Originally published in Castine Patriot, January 22, 2021 and Island Ad-Vantages, January 21, 2021 and The Weekly Packet, January 21, 2021
Mainers over 70 starting to get the vaccine
Northern Light Blue Hill Hospital giving shots
by Leslie Landrigan
Northern Light Blue Hill Hospital and other Maine health centers began giving the COVID-19 vaccine to patients 70 and older for the first time on January 18, when the state gave the go-ahead for the “1bs” to be vaccinated.
Up until then, the vaccines only went to the “1as”—health care workers and residents of long-term care facilities.
The news that Mainers 70 and older could get the vaccine came as a surprise, said Anne Schroth, program director for Healthy Peninsula.
“Word is sort of trickling out,” Schroth said in a phone interview. “There was no warning that suddenly it would be available for people 70 and older.”
A strong demand for the vaccine and limited supply means appointment slots fill up quickly, according to Dr. Nirav Shah, director of the Maine Center for Disease Control and Prevention (CDC). More people are calling to make appointments than there are people answering phones, he said in a virtual news conference.
There are also far more people than vaccine doses. Maine has 193,000 residents 70 and older, according to Jean Lambrew, director of Maine’s Department of Health and Human Services. But Maine received only 18,000 doses of the vaccine in its weekly shipment from the federal government on Monday, she said.
Shah said he expects the state to receive about that amount or slightly higher in coming weeks.
A problem with shipments of the Moderna vaccine shrunk the supply even further, Shah said. The vaccine must remain below a certain temperature, but the thermometers on boxes containing about 4,000 doses showed the vaccine had gotten too warm. Whether the vaccine could still be used is being investigated, he said.
By January 19, 81,355 doses of the vaccine had been administered in Maine, including 68,914 first doses and 12,441 second doses, according to the Maine CDC.
The next group to get vaccinated after those 70 and older will be the 65-69 age group, and after that people deemed medically frail. Maine still hasn’t finished vaccinating all the people in the 1a group.
Where to get information
There are two ways people can sign up for a vaccine: either they register by telephone or through the internet, or they receive a call or an email from their health care provider about setting up an appointment. Maine CDC has created a web page with a list of vaccination sites for people 70 and older, along with a phone number or email address for each one. (maine.gov/covid19/vaccines/vaccination-sites.)
As of January 19, MDI Hospital was the only vaccination site listed for Hancock County, despite the fact that Northern Light Blue Hill Hospital is vaccinating patients. Shah said the registration system is evolving.
Northern Light Health has put up its own web page for people 70 and older to sign up for an appointment. Northern Light Blue Hill Hospital has also put the link on its Facebook page and emailed it to its patients. The local Northern Light clinics—Northern Light Primary Care in Castine and Island Family Medicine in Stonington—are not vaccinating people.
Town offices such as Sedgwick and Deer Isle are posting the Northern Light link on their home pages, and Sedgwick is even emailing it to its residents. Local nonprofit agencies are also circulating emails about registering, and friends are sending it to friends.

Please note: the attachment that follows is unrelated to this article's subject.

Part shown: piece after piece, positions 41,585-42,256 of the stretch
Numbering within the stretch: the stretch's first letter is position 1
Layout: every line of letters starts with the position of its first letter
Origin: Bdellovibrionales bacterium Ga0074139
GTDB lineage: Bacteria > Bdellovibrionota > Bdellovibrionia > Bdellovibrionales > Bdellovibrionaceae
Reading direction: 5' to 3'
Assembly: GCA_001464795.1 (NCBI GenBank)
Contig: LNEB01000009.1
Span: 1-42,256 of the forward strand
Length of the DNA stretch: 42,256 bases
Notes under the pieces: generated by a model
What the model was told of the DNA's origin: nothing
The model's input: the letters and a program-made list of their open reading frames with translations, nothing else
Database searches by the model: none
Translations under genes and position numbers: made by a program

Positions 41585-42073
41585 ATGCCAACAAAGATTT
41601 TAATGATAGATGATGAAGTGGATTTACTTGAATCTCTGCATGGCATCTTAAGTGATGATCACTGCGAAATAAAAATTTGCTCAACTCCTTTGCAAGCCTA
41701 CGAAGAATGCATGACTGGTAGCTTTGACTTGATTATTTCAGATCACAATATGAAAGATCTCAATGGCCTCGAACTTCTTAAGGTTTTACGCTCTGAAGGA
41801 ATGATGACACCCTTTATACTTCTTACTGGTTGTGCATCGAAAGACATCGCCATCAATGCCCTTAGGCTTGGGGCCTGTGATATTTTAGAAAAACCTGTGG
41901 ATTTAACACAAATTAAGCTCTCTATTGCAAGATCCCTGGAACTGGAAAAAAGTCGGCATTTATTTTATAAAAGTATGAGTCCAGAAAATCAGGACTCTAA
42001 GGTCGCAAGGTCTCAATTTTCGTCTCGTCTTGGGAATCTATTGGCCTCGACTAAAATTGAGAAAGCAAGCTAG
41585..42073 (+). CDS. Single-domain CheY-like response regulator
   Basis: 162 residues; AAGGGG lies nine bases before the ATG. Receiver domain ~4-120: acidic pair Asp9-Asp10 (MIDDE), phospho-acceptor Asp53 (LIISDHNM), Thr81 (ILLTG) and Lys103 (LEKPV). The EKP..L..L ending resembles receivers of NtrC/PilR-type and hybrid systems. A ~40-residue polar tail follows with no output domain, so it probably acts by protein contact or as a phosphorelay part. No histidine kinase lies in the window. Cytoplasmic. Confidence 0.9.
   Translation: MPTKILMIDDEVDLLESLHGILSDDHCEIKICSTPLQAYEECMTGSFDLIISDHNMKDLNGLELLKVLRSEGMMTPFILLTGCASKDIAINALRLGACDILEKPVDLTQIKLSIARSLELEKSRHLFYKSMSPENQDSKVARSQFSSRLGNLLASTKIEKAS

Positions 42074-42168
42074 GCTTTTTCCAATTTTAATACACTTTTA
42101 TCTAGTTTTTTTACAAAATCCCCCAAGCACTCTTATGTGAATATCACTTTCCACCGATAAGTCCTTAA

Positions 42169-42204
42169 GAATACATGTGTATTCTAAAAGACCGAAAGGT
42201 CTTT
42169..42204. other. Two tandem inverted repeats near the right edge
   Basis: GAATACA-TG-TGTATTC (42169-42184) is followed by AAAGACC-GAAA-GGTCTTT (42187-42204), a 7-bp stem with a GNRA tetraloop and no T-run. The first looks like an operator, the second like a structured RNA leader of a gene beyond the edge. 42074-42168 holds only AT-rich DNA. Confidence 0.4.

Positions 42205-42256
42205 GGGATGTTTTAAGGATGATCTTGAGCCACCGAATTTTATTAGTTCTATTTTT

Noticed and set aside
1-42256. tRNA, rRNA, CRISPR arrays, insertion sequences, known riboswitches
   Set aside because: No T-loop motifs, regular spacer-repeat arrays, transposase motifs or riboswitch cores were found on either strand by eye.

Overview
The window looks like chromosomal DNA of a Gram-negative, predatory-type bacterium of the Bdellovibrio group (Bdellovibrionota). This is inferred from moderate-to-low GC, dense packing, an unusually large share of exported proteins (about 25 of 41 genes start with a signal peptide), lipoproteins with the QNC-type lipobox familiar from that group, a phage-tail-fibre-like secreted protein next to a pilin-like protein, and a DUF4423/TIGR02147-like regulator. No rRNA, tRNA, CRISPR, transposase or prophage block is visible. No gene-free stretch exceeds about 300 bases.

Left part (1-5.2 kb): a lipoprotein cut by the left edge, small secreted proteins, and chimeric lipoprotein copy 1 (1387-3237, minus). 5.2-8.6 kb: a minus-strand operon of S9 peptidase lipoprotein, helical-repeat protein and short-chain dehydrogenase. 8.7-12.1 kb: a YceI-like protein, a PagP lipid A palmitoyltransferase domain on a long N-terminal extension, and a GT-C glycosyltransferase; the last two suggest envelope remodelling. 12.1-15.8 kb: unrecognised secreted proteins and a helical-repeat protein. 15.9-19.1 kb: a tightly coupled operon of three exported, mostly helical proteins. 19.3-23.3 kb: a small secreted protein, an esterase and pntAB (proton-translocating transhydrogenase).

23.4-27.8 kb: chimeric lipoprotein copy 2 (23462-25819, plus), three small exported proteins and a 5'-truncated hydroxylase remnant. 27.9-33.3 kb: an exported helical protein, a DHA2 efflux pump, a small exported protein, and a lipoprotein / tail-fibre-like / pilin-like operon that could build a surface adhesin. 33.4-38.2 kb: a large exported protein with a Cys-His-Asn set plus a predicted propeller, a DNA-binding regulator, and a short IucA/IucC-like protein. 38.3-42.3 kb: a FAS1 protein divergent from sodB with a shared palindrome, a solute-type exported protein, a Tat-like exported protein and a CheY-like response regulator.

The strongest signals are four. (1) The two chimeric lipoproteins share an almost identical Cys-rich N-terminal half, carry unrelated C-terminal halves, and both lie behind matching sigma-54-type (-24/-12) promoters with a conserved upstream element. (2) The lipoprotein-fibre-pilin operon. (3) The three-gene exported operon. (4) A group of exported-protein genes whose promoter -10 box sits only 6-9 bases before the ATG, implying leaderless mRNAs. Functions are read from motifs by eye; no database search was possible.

Schroth, for example, sent the Northern Light email to Rene Colson Hudson, Healthy Island Project (HIP) director on January 18. Hudson immediately sent it to a friend over 70 and helped her register.
Hudson said the online registration process wasn’t easy. “The system did work but it took some doing on my part,” she said.“This is not going to be an easy task for our older islanders.”
Many older people don’t have access to a computer, adequate internet service or a printer at home, she said.
People who register also have to have a lot of information in front of them before they start, because the system doesn’t save an incomplete form, Hudson said. That information includes Social Security number, emergency contact numbers, next of kin and health insurance plans, she said.
Hudson managed to get her friend an appointment for February 12, and then another appointment a month later for the second shot. Then she tried to help another friend that same evening, but no more slots were available.
Northern Light recommends that people who can’t get an appointment try again on Monday because that’s when the state receives new shipments of vaccine.
Schroth on January 18 helped her mother get an appointment at Blue Hill Hospital for January 20. She, too, said the registration form can be frustrating. She tried to put in “P.O.,” for example, as an address, but the system would only accept “PO” without periods.
Despite all that, Schroth said the peninsula and islands are ahead of other places in Maine, based on a conference call she had with the Council on Aging. “We’re lucky that we’re up here,” she said. “They haven’t even gone live in some places.”
Hudson said many people 70 and older will need someone to assist them. ”It has to be someone they can trust with their Social Security number,” she said. ”Then they’re going to have to have transportation to Blue Hill.” Driving someone in a car during the pandemic isn’t always easy because of the need to be socially distanced, she said.
“I’m hoping that HIP and other organizations, family members and good neighbors will make a concerted effort to help people get registered,” she said.
If you want to volunteer to help get someone vaccinated, email firstname.lastname@example.org.